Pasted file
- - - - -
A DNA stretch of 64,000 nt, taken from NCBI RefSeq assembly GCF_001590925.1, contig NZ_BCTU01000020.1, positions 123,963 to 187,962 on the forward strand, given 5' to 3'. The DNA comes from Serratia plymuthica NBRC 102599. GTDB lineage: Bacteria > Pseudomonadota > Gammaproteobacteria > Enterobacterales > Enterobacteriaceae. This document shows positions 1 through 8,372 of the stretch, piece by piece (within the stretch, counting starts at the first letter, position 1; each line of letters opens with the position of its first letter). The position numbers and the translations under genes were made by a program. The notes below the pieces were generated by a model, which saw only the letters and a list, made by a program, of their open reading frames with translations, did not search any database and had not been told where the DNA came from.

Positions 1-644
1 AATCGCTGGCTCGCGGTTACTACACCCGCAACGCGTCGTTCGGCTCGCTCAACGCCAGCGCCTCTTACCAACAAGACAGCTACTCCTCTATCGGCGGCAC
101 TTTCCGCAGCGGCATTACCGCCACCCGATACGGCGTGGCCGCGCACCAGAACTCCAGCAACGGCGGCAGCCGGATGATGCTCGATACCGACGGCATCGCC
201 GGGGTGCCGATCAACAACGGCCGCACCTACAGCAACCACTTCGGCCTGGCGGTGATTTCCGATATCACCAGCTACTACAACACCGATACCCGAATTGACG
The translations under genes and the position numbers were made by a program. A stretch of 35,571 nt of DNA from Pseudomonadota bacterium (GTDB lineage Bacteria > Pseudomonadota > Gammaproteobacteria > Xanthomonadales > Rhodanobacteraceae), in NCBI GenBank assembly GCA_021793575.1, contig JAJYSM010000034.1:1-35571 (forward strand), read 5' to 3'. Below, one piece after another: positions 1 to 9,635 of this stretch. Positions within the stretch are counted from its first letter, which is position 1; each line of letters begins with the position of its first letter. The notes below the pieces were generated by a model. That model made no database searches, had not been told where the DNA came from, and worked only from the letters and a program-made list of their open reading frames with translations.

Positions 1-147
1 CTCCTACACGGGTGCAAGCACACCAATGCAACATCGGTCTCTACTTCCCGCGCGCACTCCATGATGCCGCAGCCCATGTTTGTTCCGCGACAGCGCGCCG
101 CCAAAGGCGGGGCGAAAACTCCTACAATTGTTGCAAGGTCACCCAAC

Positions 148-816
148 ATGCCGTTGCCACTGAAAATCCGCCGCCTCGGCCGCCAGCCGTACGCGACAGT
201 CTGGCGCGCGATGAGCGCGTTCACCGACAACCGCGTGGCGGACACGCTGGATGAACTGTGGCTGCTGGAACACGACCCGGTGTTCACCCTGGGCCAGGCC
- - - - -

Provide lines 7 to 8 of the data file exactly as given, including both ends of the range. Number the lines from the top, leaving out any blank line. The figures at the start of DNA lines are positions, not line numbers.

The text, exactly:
Positions 1-147
1 CTCCTACACGGGTGCAAGCACACCAATGCAACATCGGTCTCTACTTCCCGCGCGCACTCCATGATGCCGCAGCCCATGTTTGTTCCGCGACAGCGCGCCG